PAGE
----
Prosthetics have come a long way since the days of wooden legs. Now a team of Stanford researchers says it's taken a big step towards developing an artificial skin that can actually "feel" pressure and could someday help amputees and burn victims.
Spray-on carbon nanotubes and deformable silicone storing an electrical charge form the stretchy, sensitive material that's being billed as a synthetic skin prototype by the team of Stanford researchers led by associate professor of chemical engineering Zhenan Bao that developed it. The flexible, skin-like sensor can be stretched in any direction without tearing, losing its shape, or wrinkling and it's sensitive enough to detect a wide range of pressure.
"This sensor can register pressure ranging from a firm pinch between your thumb and forefinger to twice the pressure exerted by an elephant standing on one foot," Darren Lipomi, a Stanford post-doctoral researcher who helped develop the artificial skin sensor, told PopSci.com.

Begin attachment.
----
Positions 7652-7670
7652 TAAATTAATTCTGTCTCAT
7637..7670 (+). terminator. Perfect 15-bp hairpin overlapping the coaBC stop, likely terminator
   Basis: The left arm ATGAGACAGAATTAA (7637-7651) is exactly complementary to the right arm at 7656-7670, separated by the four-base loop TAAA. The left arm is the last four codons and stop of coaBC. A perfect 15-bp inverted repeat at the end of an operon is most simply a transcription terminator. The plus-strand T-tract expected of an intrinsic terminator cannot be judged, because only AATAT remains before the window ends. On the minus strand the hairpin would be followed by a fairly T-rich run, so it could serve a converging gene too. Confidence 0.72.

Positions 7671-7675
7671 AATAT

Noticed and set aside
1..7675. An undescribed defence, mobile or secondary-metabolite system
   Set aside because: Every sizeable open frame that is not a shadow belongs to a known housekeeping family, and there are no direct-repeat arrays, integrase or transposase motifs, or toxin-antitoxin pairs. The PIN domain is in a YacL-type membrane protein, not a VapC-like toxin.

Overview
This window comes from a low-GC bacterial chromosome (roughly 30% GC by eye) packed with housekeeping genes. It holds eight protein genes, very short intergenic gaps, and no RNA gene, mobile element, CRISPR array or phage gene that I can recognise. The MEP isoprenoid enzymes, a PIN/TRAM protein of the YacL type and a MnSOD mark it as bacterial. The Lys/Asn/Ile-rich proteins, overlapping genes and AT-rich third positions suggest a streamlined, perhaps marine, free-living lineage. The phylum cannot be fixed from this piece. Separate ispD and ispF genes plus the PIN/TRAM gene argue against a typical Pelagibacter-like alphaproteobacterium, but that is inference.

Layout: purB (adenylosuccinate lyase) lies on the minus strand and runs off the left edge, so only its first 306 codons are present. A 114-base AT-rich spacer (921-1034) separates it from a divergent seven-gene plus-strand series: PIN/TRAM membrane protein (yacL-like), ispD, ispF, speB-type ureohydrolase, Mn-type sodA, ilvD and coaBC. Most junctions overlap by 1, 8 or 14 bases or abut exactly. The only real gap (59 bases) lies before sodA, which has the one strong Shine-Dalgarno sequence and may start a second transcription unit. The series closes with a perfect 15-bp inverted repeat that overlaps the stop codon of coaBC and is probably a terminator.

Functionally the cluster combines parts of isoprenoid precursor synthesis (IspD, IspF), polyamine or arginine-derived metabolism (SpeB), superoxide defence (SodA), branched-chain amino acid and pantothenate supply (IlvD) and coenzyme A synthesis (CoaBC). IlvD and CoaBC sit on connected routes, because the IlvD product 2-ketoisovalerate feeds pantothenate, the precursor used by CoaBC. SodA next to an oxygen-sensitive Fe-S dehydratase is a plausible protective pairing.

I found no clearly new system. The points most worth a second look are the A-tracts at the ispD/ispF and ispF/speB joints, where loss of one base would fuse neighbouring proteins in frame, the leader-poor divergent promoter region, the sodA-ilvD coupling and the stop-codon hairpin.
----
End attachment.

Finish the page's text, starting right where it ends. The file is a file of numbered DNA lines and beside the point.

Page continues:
A new start up company from Stanford Business School, d.light, is working to help those who don’t have access to electricity to light up their lives. Based in New Delhi, India, they have designed lamps for those who live on only about $1.00 a day. The Nova comes in both solar and AC chargeable models, and is 30 to 50% more efficient than fluorescent light for up to 40 hours. The company is hoping that the high-powered LED displays will replace dangerous and costly kerosene lanterns. They come at a price of $15.00 to $30.00, if the buyer wants both chargers.
Read More | d.light Design
Stanford researchers have figured out a way to extend the life of lithium-ion batteries up to 10 times. Silicon nanowires will soon turn a 2 hour battery into twenty for cellphones, laptops, cameras, MP3 players, and other portable devices. Yi Cui, leader of the group, feels that the applications could include cars and storage generated by solar panels. A patent application has been filed on the Li-ion and Cui is counting on a current battery manufacturer hooking up with the idea. We hope so, too.
Read More | nano techwire
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